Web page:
“Don’t do it Henry” was a common refrain on social media as Galway supporters understandably feared the Ballyhale Shamrocks clubman would find the prospect of talking over his native county impossible to resist. Lyng, Martin Fogarty and ex-Laois boss Eddie Brennan were also touted as being in the running.

A similar precedent had been set this summer when Liam Cahill abruptly departed Waterford to return to Tipperary after the local County Board hardly covered itself in glory in the manner it ended the tenure of former player Colm Bonnar after just one year in charge. Admittedly, it had been a tough championship for Tipperary, losing all four games in Munster, but there were extenuating circumstances.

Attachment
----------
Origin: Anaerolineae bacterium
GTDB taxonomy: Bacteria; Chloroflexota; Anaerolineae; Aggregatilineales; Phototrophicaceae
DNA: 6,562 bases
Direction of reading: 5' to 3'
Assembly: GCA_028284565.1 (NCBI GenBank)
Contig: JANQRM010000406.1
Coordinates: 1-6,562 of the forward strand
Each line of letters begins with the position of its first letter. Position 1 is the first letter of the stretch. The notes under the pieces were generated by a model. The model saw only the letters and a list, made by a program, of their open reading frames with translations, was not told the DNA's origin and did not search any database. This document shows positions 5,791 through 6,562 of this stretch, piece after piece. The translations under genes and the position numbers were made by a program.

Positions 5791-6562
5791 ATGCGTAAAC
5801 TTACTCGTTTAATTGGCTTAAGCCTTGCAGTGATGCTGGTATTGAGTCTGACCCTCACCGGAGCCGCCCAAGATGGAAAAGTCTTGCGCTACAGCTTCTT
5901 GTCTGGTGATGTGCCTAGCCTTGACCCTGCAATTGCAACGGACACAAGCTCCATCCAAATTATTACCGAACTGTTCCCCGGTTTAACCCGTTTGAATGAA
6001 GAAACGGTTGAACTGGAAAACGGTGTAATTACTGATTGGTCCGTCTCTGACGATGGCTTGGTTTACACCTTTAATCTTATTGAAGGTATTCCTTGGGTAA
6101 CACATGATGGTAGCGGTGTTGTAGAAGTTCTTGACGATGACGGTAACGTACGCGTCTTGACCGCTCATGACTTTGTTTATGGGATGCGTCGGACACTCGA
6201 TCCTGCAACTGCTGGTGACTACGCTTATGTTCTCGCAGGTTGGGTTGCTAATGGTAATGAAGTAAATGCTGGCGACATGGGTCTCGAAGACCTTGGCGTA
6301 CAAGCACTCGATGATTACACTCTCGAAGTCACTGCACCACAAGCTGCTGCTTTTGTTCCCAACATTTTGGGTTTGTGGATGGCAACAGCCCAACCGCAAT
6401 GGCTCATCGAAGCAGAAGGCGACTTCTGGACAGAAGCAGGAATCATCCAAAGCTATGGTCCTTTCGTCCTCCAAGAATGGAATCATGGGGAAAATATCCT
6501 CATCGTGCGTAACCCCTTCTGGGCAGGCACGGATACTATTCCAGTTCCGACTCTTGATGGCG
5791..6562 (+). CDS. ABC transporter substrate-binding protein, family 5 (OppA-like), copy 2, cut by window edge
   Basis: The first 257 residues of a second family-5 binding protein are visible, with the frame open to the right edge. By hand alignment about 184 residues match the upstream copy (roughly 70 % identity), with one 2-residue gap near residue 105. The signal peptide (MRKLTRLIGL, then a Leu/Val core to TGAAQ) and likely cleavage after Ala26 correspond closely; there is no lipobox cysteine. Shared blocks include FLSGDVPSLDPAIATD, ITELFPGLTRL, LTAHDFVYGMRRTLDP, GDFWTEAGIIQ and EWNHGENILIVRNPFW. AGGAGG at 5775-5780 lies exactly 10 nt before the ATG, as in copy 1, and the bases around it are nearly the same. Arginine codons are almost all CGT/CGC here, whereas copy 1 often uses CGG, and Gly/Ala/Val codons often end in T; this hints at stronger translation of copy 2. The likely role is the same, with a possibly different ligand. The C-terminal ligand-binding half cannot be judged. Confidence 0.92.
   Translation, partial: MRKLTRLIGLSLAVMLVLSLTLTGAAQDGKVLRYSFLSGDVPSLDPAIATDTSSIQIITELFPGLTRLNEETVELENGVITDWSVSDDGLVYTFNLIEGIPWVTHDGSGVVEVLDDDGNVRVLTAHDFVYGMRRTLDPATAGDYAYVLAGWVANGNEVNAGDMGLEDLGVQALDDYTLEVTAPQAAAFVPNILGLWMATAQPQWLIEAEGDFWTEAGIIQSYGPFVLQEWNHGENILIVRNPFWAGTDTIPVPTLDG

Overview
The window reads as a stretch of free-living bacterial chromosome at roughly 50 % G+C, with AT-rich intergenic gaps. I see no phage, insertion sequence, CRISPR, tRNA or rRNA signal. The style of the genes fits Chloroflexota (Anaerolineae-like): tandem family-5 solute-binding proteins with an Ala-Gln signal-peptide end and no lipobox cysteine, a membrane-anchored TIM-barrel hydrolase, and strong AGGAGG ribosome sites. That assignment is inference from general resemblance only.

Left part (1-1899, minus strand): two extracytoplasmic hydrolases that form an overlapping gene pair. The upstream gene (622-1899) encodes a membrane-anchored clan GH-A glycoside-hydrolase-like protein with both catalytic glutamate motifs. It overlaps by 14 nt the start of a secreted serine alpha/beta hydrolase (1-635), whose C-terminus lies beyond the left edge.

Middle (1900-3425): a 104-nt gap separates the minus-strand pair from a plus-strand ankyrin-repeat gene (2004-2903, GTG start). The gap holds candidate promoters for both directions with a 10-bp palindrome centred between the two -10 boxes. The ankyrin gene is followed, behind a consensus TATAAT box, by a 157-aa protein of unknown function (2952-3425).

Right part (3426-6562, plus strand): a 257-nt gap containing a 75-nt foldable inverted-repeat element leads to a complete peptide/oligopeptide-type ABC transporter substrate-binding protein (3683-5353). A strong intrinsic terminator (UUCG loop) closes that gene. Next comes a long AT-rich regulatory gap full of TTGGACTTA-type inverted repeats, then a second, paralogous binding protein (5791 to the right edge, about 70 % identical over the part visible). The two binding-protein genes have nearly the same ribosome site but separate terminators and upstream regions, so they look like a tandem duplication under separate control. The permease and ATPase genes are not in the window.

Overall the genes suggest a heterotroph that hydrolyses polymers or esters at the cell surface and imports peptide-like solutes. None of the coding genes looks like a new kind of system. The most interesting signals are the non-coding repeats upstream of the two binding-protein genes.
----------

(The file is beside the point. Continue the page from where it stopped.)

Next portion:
For starters, Brendan Maher and Padraic Maher retired – the latter was forced to hang up the boots due to a neck injury – while other heroes of past All-Ireland triumphs, Bubbles O’Dwyer, John McGrath and Seamus Callanan, were also notable absentees. It meant Bonnar took over a Tipperary team in transition.

For more, read this week’s Connacht Tribune.

Connacht Tribune Digital Edition App

Download the Connacht Tribune Digital Edition App to access to Galway’s best-selling newspaper.

Click HERE to download it for iPhone and iPad from Apple’s App Store, or HERE to get the Android Version from Google Play.

Or purchase the Digital Edition for PC, Mac or Laptop from Pagesuite  HERE.

Get the Connacht Tribune Live app
The Connacht Tribune Live app is the home of everything that is happening in Galway City and county. It’s completely FREE and features all the latest news, sport and information on what’s on in your area. Click HERE to download it for iPhone and iPad from Apple’s App Store, or HERE to get the Android Version from Google Play.